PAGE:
C9ORF72 Mice Point to Gain of Toxic Function in ALS, FTD Does C9ORF72 Repeat RNA Promote Protein Phase Transitions? RNA Regulator Locked Out of Nucleus by C9ORF72 Repeats Listen Up, Gene Silencing Strikes a Chord at RNA Meeting Stressed Out: RNA-binding ...
The ALS-linked RNA may convert free-floating proteins to liquid phase droplets.
Phenotypes vary depending on the partial or full-length nature of the C9ORF72 transgene.
Basic science inspires conference goers in Chicago.
The ALS- and FTD-linked protein condenses into liquid organelles but also tends to form hydrogels, some of which are permanent and toxic.
Snapshots from the Society for Neuroscience Annual Meeting Microglia Control Synapse Number in Multiple Disease States Might Normalizing Brain Development Help in Down’s Syndrome? Potential Parkinson’s Treatments Target α-Synuclein, Cell Replacement ...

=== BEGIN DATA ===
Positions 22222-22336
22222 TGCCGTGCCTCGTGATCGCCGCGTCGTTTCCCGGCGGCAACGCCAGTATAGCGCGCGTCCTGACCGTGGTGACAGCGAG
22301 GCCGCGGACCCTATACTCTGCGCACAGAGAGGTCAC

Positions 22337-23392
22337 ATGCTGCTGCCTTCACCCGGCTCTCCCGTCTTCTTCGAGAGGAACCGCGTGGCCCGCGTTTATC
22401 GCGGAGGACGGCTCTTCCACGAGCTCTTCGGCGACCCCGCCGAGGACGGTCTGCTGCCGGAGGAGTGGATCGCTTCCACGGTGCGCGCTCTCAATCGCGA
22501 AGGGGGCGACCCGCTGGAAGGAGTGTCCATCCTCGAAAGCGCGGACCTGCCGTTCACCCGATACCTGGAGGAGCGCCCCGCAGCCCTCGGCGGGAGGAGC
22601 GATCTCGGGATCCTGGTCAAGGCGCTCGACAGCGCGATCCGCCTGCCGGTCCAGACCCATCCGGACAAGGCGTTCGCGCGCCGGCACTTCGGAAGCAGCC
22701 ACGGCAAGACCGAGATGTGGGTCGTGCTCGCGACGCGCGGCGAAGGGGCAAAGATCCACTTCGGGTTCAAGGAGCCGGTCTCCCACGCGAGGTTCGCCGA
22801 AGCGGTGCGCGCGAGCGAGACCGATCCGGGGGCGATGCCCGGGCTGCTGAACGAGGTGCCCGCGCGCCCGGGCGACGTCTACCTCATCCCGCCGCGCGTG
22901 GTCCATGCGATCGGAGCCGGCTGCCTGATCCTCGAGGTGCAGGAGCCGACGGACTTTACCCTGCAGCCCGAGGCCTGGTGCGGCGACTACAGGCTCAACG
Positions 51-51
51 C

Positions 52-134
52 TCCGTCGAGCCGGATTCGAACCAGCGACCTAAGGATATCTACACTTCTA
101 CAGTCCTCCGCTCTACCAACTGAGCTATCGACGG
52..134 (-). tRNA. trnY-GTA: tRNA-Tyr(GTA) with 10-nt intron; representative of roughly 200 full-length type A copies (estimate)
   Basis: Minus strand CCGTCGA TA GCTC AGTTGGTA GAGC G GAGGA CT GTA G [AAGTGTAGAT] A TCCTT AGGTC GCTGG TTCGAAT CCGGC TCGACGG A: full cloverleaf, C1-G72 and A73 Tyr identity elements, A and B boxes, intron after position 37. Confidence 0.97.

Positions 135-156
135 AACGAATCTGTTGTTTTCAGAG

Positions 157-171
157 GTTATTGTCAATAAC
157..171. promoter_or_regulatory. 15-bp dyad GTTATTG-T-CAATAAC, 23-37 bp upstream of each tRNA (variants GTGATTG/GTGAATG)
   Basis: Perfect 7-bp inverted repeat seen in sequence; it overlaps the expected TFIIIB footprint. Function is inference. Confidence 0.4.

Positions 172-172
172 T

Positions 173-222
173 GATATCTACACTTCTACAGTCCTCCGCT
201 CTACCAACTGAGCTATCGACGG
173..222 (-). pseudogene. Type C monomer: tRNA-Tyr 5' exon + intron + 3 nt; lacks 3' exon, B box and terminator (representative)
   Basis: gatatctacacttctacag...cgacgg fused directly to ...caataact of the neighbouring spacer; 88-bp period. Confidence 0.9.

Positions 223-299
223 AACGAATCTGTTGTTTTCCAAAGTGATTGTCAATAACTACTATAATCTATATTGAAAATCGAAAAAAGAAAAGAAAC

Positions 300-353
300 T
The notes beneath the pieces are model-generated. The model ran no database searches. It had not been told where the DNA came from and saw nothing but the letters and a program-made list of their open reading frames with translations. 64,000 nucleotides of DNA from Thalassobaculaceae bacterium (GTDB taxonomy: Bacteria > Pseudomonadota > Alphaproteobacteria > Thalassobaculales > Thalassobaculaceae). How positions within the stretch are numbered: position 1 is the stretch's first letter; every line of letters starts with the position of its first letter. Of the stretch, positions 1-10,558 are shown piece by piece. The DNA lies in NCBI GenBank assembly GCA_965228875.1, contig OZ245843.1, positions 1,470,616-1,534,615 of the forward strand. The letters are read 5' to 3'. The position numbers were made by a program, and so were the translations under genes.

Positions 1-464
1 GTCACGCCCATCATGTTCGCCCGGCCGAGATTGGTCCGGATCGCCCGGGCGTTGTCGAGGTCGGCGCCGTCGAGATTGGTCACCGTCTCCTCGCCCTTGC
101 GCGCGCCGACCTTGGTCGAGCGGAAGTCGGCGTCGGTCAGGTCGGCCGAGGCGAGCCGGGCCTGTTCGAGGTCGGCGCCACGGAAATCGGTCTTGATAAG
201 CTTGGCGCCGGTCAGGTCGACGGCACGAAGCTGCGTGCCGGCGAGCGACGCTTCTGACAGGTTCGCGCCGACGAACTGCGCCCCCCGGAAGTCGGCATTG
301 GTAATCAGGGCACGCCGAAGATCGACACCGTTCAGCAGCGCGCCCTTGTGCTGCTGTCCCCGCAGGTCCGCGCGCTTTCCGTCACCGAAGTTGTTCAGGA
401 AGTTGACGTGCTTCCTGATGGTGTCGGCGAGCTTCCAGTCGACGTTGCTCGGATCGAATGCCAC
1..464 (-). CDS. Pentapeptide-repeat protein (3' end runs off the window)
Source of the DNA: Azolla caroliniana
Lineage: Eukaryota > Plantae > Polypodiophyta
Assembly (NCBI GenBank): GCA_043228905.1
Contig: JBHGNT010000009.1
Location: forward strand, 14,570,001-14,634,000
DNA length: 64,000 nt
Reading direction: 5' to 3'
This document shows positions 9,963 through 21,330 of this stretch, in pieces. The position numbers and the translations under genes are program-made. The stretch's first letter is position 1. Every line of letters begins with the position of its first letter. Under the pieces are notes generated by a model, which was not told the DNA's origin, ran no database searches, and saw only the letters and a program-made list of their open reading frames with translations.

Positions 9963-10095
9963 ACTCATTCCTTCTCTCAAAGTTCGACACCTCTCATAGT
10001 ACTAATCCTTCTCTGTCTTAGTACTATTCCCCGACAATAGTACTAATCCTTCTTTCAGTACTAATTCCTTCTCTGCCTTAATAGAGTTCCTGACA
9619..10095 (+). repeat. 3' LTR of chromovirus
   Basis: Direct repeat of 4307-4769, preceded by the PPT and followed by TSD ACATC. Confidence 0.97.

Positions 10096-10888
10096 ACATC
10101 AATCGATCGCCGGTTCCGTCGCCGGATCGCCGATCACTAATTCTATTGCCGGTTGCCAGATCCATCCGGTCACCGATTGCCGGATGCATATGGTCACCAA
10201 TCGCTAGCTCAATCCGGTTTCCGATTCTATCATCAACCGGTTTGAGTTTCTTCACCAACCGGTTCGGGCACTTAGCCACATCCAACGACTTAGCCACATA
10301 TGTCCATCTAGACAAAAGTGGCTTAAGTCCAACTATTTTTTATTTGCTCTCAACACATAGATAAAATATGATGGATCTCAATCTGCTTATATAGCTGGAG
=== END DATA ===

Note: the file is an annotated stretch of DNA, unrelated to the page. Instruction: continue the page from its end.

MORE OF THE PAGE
Recent studies exemplify the burgeoning array of stem cell strategies to treat neurodegeneration, ranging from sending in supportive cells to switching out neurons.
The blood-brain barrier barred passage of antibodies in multiple mouse models of neurodegenerative disease, suggesting it holds up well in the face of disease.
Grid cells in the entorhinal cortex help with spatial navigation, and the cells’ function falters in young people at risk for AD.
Moving toward a common standard for fluid-based Alzheimer’s diagnosis in routine clinical care, an intergovernmental metrology agency has certified a way of quantifying Aβ42.
VasCog 2015—Highlights of a Conference Every so often, an intrepid reader steps forward to enlighten the community by organizing notes from a conference that few fellow Alzforum readers got to attend. This week, Donna Wilcock of the University of Kentucky ...
White-matter hyperintensities, astrocyte damage, hypoperfusion, and amyloid angiopathy draw scrutiny as factors in the complex relationship between cerebrovascular and neurodegenerative processes in dementia.
Ablating Gpr3 reduced amyloid burden and improved memory in various AD mouse models. Researchers propose using Gpr3 inhibitors to treat AD.
Fungal cells cropped up in multiple brain regions of all AD brains examined, but how they got there and what they are doing remains mysterious.
Excess Aβ42 trips up calcium homeostasis and precipitates the loss of spines thought to be important for memory.